With a smaller proportion of the population working, how will we collectively support those too old to do so? How can health and social services be maintained to support an increasingly dependent citizenry?
As well as placing serious strain on economic and state structures, ageing societies also undergo profound cultural shifts. In China, tensions between a tough generation of over-65s — veterans and survivors of the Cultural Revolution — and the more affluent, materialist youth sometimes break into open violence. In the UK, the socially liberal generation of the 1960s is bringing its attitudes into old age, resulting in a far more sexually active older population. This is a change that is to be celebrated, but poor awareness about reproductive health has led to a spike in sexually transmitted infections among this age group.
These are hardships and difficulties that even the most robust and affluent societies will have to overcome. But this doesn’t mean that longer life represents an impending demographic catastrophe. It is no inverse Malthusian crisis, where there are too few of working age to support the old and young. Instead, it is a transition to be understood and managed. The world’s ageing societies aren’t teetering on the brink of collapse, but moving into a new social and cultural era.
Today, to be old is to be new. New ways of living, new social roles and new patterns of employment are springing up as societies mature. In Japan, researchers are rapidly developing robots that are able to care for the elderly. As this technology evolves and becomes increasingly sophisticated, it could mean that the east Asian state will be able to free up the younger workforce and develop a sustainable way to care for its old.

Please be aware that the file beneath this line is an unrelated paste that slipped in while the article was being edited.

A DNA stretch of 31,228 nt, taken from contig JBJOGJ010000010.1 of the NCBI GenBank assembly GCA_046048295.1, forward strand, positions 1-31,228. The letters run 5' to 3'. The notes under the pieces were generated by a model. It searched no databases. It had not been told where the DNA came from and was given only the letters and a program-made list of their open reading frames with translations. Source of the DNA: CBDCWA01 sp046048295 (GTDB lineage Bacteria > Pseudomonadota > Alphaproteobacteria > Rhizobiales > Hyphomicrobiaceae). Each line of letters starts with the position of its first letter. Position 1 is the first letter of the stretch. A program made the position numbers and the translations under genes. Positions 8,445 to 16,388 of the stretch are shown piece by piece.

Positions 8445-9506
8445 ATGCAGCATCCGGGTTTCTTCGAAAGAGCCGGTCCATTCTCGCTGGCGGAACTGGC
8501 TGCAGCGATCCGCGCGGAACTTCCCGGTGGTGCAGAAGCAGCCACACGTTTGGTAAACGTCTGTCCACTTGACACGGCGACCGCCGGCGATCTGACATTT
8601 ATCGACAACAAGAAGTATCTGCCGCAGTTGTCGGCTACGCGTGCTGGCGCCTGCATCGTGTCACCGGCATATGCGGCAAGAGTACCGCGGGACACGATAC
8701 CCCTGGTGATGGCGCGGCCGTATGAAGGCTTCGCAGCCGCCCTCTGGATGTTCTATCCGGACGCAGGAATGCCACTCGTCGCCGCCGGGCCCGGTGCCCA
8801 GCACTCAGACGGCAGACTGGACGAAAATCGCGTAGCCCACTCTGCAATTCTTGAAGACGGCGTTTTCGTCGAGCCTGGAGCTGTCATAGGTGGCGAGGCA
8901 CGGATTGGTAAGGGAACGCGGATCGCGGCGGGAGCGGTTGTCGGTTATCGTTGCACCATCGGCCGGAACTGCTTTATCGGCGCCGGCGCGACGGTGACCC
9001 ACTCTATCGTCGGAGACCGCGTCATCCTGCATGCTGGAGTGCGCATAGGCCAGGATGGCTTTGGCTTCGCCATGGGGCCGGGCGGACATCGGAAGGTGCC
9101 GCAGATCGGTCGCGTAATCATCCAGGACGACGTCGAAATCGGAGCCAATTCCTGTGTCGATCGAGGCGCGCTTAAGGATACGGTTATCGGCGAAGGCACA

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These technological advances are all part of a movement away from viewing the elderly as a burden to be cared for. People are increasingly waking up to the fact that the over-65s can be great social and economic assets. In many places the market is shifting away from the old veneration of youth culture and beginning to give equal weight to the untapped economic potential of the elderly market. This is a shift made for hard-nosed financial reasons, but in the process it is creating a society where the elderly are increasingly visible, with their needs and desires more likely to be met. Workplaces are also beginning to realise the benefits of an integrated, multi-generational workforce, and exploit the insights a better dialogue between youth and experience can bring.
States, societies and individuals do have some agency during this great demographic shift. We can either falter at the challenges brought by change or develop new, creative ways to reap the rewards of this unprecedented increase in human lifespan. Ageing needn’t be a crisis, but could instead be a process of reform. And some argue that even more radical change may soon be afoot. Many leading scientists speculate that imminent advances in medical sciences may make almost all leading causes of death effectively treatable, while others are convinced that we should be able to largely reverse the physiological process of ageing. A much smaller minority have dared to ponder a question as ancient as human thought: what if we never have to die?
To explore the subject of ageing we teamed up with The Powerful Now, an IDEO + SYPartners initiative poised to creatively redefine ageing as a path of continual growth instead of decline. Together we wanted to explore the ways in which health, money, work and communities will exist in our future, and initiate discussions to find radical new solutions.